Bad Astronomy

Arthur Comes Ashore

Hurricane Arthur is currently slamming the East Coast of the United States. Having lived through a number of such tempestuous events, I hope everyone affected is staying safe.

If you’ve never been in one, the sheer violence of a hurricane is difficult to imagine. The lashing winds, the sideways rain, the storm surge causing flooding and misery … and yet, despite all that, from a distance hurricanes are unutterably beautiful.

When seen from space, the might and power of air, water, convection, and the Coriolis effect become this:

Arthur from space
Hurricane Arthur sprawls over the U.S. coast on July 2, 2014. Click to cyclonenate.

Photo by NASA Goddard MODIS Rapid Response Team

This image was taken with NASA’s Aqua Earth-observing satellite on the afternoon of July 2, 2014, when Arthur was still a tropical storm. It surged in strength over the next few hours and became a Category 2 hurricane (meaning it had sustained winds of 154–177 km/h, or 96–100 mph) on July 3, making landfall last night. It’s the first hurricane of the official 2014 season, and it’s packing quite a punch. The current track has it skirting up the East Coast, passing right over Nova Scotia and Newfoundland next week.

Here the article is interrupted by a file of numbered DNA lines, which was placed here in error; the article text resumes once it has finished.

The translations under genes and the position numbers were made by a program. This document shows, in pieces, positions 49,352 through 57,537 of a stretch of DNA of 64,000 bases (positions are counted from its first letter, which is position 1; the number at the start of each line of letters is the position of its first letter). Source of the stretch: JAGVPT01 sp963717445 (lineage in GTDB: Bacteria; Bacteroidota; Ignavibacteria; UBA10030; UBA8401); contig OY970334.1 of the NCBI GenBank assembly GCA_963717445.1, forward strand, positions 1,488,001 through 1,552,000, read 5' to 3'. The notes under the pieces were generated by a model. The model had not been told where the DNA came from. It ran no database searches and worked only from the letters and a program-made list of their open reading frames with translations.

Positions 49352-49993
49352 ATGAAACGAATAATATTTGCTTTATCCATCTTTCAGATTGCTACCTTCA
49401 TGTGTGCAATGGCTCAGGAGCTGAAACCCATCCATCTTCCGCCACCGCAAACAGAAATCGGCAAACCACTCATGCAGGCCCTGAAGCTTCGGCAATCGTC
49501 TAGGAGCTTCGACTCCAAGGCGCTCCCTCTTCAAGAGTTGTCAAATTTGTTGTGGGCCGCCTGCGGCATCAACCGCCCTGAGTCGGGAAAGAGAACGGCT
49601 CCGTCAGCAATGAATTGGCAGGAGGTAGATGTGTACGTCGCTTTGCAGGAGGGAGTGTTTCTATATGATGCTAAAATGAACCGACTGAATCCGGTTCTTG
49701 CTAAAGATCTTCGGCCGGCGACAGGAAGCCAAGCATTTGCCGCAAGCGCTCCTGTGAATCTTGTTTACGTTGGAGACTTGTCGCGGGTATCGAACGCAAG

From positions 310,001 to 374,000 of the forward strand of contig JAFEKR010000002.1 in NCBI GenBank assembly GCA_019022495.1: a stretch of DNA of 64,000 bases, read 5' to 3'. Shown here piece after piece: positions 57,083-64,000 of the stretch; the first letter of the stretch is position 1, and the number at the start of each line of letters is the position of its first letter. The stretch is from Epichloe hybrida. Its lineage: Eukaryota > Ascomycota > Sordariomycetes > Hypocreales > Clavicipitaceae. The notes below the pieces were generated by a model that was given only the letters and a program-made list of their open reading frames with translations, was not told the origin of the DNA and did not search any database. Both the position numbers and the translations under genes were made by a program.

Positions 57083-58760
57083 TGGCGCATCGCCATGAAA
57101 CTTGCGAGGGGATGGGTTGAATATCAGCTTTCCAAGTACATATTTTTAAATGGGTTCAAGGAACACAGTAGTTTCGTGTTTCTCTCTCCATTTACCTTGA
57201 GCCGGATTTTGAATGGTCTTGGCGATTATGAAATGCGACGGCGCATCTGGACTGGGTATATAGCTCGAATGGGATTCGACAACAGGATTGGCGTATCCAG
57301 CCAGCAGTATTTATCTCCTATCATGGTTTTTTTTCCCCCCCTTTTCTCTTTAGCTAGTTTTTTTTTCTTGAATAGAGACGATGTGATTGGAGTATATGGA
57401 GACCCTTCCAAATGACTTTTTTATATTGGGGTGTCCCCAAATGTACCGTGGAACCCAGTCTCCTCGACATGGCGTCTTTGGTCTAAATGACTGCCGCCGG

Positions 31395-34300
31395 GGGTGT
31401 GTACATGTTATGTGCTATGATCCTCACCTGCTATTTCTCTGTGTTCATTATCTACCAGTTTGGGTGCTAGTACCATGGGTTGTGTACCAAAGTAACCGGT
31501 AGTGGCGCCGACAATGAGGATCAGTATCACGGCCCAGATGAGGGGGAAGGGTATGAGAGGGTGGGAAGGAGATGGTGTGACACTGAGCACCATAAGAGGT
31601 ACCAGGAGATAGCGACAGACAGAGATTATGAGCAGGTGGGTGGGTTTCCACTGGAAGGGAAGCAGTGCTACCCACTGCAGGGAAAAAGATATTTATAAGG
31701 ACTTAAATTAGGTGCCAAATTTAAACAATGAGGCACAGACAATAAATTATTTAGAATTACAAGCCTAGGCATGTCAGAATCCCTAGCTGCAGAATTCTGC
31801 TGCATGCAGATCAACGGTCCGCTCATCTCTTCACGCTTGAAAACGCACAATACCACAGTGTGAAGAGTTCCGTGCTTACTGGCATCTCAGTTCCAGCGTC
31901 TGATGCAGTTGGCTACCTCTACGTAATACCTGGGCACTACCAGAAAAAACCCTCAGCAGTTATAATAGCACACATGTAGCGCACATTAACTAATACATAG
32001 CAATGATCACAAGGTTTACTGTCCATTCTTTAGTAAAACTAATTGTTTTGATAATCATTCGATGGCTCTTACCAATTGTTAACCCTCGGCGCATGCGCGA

arthur from the ISS
On Independence Day, the astronauts on the International Space Station had this view of the massive storm system.

Photo by NASA

I’m fascinated by large weather events, pictures from space, and the science behind them both. Images like these are a trifecta for me, but they are far more than just eye candy. Because of science, we can understand potentially deadly phenomena and make them considerably less so. We can predict the formation, growth, track, and damage done by cyclones, giving us considerable foresight in how to manage their effects. We can build better structures, warn people, get them out of the way.

The science is good and getting even better, but of course when people are thrown into the mix, the implementation of that science has a less-than-stellar track record. This is one of the many, many reasons I advocate for better understanding of science. It saves lives, it saves money, it saves our future.

And it’s also sometimes very, very beautiful.